Buzz Aldrin Honored At Texas A&M-RELLIS
As a 22-year-old second lieutenant in 1952, Edwin E. Aldrin Jr. used to buzz over the post oaks of the Brazos River Valley while training to be a fighter pilot at Bryan Air Force Base.
Nicknamed “Buzz,” Aldrin went on to fly 66 combat missions during the Korean War, shooting down two enemy MIG-15 fighters. He returned to the Bryan base in 1954 as a pilot instructor before becoming a worldwide hero in 1969 for flying to the moon and returning safely.
On Friday, Aldrin — who legally changed his first name to Buzz in 1988 — returned to the location where he trained and taught, which is now the innovative research, development and education campus known as Texas A&M-RELLIS.
Aldrin witnessed the unveiling of a bronze statue in his honor: an eight-and-one-half-foot likeness of the young fighter pilot and a depiction of the Apollo 11 flight path that he flew with Neil Armstrong and Michael Collins.
“This is a meaningful day for me, and one I will never forget,” Aldrin told the crowd of 200 well-wishers outside on a rainy afternoon.
Age 93 and recovering from pneumonia, Aldrin asked a longtime friend to finish his remarks.
The statue “represents all those who climbed into a cockpit to do battle and those who were at home praying for them,” said Navy Lt. Cmdr. Robert Charles, speaking for Aldrin. “It represents those who fly for this country and rise to defend freedom against whatever and whoever threatens us.”
John Sharp, chancellor of The Texas A&M University System, described Aldrin as a “courageous patriot” and “genuine hero.”
Sharp recalled Aldrin’s touch of humor when Mission Control told the Apollo 11 landing craft, the Eagle, that it was cleared for liftoff from the lunar surface.
“Roger, understand,” Aldrin quipped at the time. “We’re number one on the runway.”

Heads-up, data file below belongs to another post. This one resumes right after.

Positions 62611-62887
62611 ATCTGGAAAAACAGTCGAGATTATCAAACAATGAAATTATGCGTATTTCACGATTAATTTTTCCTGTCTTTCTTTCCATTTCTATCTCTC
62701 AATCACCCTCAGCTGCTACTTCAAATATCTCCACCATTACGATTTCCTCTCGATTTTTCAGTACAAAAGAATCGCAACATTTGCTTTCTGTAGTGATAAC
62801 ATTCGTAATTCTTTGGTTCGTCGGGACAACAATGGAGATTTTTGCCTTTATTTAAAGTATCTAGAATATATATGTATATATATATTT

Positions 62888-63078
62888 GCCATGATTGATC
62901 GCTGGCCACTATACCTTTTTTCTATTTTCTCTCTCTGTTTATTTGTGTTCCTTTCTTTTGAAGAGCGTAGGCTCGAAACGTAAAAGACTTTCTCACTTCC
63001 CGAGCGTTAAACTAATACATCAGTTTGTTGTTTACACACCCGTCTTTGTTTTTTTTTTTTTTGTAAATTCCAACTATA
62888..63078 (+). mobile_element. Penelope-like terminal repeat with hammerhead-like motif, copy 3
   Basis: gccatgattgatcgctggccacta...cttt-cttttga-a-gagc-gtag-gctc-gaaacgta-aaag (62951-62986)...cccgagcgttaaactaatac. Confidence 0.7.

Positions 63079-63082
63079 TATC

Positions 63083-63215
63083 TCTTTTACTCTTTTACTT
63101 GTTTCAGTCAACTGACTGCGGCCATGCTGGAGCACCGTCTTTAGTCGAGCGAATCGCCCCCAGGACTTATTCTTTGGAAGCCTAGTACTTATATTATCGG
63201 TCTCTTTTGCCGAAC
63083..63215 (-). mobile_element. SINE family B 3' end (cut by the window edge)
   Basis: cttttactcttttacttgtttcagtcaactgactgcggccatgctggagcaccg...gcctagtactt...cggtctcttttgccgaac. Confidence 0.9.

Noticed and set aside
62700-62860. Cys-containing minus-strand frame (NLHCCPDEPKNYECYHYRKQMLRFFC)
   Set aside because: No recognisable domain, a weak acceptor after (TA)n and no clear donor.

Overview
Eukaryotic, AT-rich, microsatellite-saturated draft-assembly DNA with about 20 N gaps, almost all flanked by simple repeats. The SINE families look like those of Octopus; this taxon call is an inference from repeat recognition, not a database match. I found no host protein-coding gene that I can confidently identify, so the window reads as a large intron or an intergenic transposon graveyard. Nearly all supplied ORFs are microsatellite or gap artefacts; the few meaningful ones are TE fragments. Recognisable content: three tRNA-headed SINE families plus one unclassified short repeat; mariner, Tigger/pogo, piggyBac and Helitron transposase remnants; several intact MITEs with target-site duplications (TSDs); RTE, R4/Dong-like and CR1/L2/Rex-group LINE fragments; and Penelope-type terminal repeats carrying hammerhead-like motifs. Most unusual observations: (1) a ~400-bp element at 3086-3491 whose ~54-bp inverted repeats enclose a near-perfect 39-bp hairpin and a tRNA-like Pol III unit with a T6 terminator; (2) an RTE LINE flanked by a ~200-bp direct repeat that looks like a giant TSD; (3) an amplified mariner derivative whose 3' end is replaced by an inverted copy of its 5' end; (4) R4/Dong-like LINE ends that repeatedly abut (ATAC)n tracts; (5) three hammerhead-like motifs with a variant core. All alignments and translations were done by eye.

Sharp told Aldrin: “You are number one on America’s runway, a man of courage and passion, a living testament to what is possible when this nation aims high for all mankind.”
Vivek Lall, chief executive of General Atomics Global Corporation, described his longtime friend as “a true galactic pioneer who has inspired generations of people all around the world.”
Lall applauded Aldrin for his lengthy career in the Air Force, NASA and private industry and his advocacy for further space exploration, especially a human mission to Mars.
Lall also thanked Texas A&M, a Space Grant university since 1989, for its role with NASA “in the revival of space exploration and applied cutting-edge science.”
Sharp noted that the Texas A&M System “just lifted off on a new quarter-billion-dollar initiative to create the Texas A&M Space Institute and build an R&D facility next to the Johnson Space Center.”
“It will help cement Texas’s role as the leader in the new space exploration economy for generations,” Sharp said.
The statue of Aldrin was sculpted by Navasota artist J. Payne Lara and stands along Avenue D in front of the newly renovated RELLIS Chapel.
Kelly Templin, director of Texas A&M-RELLIS, emceed the ceremony. He said the statue is part of an effort to “honor our larger history” on the campus. He noted Aldrin was one of five future astronauts who had trained at the Byran Air Force Base.
Three of the others died in accidents while preparing for space exploration. One of them was Gus Grissom, a close friend of Aldrin’s who perished on the launch pad during a pre-flight test of Apollo 1.
“We cannot forget the incredible dangers these astronauts faced,” Templin said.
In Aldrin’s remarks, he described himself as not nostalgic, but as always looking ahead even at the age of 93.
Before giving the microphone to his friend, Aldrin applauded the start of U.S. Space Force and quipped to the crowd, “I’m awaiting my invitation.”